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Good Girls Go to Paris is a 1939 American romantic comedy film starring Melvyn Douglas and Joan Blondell.

Good Girls Go to Paris
Directed byAlexander Hall
Produced byWilliam Perlberg
Written by
Based on"Miss Aesop Butters Her Bread"
by Lenore Coffee and William J. Cowen
Starring
CinematographyHenry Freulich
Edited byAl Clark
Production
company
Distributed byColumbia Pictures
Release date
  • June 30, 1939 (1939-06-30)
Running time
75 minutes
CountryUnited States
LanguageEnglish

Contents

PlotEdit

Jenny Swanson (Blondell) is a waitress in a small college town whose dream is to go to Paris by any means necessary. She confides her plan for a little gold-digging and blackmail to Ronald "Ronnie" Brooke (Douglas), a professor on exchange from England. Brooke tries to dissuade her, telling her that "good girls go to Paris, too".

Her first attempt ends badly. Although she attracts rich Ted Dayton Jr., his father refuses to pay her off, insisting she back up her claim that she has a written marriage proposal. When she does not produce it, the father threatens her with the police, unless she agrees to leave town and never come back. She tells Brooke she had the letter in her purse, but at the last moment, could not bring herself to take it out. Brooke advises her to go home, then reveals that he is getting married in New York City and returning to England. Jenny starts to buy a ticket home, but then decides to go to New York instead.

At the train station, she runs into Brooke and his fiancée's brother, Tom Brand (Alan Curtis). She and Tom become acquainted on the train. He likes her very much, even after she tells him all about her blackmail attempt. In New York City, he takes her to nightclub after nightclub. At one, she encounters Tom's mother Caroline, out with her boyfriend Paul Kingston. At another, she spots Sylvia Brand (Joan Perry), Brooke's fiancée, dancing with medical student Dennis Jeffers, whom Sylvia has known since childhood. Jenny eavesdrops and learns that Sylvia is in love with Dennis, but fears being disinherited by her very wealthy grandfather Olaf if they married (Dennis is the son of the family butler). She also discovers that Tom owes $5000 in gambling debts to Mr. Schultz.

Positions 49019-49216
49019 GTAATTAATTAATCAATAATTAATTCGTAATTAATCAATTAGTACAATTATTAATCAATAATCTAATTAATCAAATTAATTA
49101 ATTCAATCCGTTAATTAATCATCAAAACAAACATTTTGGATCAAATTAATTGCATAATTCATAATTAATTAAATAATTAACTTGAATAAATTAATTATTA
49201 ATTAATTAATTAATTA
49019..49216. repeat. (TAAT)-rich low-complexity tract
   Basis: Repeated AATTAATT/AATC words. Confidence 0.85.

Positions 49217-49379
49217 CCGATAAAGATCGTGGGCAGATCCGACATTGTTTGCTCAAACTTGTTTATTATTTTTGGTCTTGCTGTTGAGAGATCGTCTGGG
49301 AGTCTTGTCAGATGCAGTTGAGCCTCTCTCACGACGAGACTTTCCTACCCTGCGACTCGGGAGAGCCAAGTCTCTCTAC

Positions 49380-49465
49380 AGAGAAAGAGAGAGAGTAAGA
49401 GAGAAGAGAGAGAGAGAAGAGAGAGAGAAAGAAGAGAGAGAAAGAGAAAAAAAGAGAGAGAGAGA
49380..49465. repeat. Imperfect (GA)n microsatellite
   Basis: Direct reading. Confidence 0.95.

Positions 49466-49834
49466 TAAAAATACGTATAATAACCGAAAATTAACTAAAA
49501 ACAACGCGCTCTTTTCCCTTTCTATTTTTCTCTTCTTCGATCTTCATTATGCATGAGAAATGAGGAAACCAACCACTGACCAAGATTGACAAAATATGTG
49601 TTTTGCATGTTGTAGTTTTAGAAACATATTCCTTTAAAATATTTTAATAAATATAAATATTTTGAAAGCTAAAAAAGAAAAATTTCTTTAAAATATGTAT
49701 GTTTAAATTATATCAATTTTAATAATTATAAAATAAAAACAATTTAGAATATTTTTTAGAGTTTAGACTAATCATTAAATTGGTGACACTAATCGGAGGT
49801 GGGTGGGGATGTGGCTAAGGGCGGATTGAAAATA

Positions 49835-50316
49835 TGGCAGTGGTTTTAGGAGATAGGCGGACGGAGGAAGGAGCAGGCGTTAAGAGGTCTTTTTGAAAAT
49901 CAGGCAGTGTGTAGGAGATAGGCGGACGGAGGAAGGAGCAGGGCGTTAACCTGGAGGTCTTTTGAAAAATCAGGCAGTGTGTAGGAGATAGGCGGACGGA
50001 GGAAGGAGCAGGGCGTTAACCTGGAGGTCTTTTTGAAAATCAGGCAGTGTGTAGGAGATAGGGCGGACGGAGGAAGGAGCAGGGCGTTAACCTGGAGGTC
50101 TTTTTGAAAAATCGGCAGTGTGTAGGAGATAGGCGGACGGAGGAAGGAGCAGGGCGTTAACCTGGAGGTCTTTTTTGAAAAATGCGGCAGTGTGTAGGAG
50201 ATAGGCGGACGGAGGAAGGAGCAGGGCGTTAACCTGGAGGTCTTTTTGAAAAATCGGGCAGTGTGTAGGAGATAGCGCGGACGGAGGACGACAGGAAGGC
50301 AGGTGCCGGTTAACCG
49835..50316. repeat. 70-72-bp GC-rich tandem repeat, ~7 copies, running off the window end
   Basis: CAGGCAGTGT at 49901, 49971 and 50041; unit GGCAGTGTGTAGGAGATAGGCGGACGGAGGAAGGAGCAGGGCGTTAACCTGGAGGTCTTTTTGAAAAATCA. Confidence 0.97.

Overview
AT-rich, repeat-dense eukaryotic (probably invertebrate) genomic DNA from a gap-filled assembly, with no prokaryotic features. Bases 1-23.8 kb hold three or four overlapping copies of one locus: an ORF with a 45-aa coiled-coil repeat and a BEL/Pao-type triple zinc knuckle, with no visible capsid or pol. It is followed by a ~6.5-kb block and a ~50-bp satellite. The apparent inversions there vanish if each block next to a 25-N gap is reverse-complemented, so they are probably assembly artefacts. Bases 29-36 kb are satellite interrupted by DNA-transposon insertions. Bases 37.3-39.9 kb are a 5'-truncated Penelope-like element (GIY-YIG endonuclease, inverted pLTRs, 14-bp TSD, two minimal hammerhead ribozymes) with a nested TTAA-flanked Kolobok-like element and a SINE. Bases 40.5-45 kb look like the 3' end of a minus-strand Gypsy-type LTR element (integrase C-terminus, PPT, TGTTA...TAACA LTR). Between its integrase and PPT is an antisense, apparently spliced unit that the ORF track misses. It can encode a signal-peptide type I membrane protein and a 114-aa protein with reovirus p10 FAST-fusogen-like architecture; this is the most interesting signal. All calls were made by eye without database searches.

After Jenny brings a drunk Tom home very late at night, she encounters Caroline sneaking in. They wake up an irritable, ailing Olaf, so Caroline introduces her as Sylvia's friend from college. Jenny prescribes traditional Swedish remedies, which soon make Olaf much pleasanter. When Brooke shows up the next morning, he is flabbergasted to find she is a houseguest ... and one of Sylvia's bridesmaids. She soon becomes a great favorite of Olaf's. He would be very pleased to have Tom marry her.

Crises abound. First, Schultz comes for his money. Jenny keeps him from seeing Olaf, who knows nothing about Tom's debt, and promises to pay him tomorrow. Next, Dennis injures a man while driving; Sylvia is a passenger and gives her name as Jenny Swanson to avoid scandal. She asks Jenny to play along, so Jenny demands $5000 to do it. That takes care of Tom's IOUs. When she learns that Paul and Caroline plan to elope, Jenny arranges it so that Caroline learns the truth: that Paul is only after her wealth. Then, Olaf announces Tom and Jenny's engagement at his party. Finally, an attorney representing the injured man barges in to speak to Olaf, followed a little later by the Daytons, who have their own quarrel with Olaf. Olaf gathers his family together to figure out what is going on. Eventually, everything is straightened out: Sylvia gets Dennis, and Brooke gets Jenny.

CastEdit

ReceptionEdit

New York Times reviewer Frank Nugent was of the opinion that the cast was trying too hard, and "the general effect, consequently, is not so much that of an appeal to the humorous instinct of the onlooker as an attack upon it".[1] P. S. Harrison rated it "a pretty good comedy" and advised exhibitors: "It should go over with the masses, for the light story presents no problems".[2]

ReferencesEdit

  1. ^ Frank S. Nugent (June 23, 1939). "In the Farce Vein Is 'Good Girls Go to Paris,' at the Music Hall". The New York Times. Retrieved 2015-11-02.
  2. ^ P. S. Harrison (July 1, 1939). "Good Girls Go to Paris". Harrison's Reports. XXI (26): 102 – via Internet Archive.

External linksEdit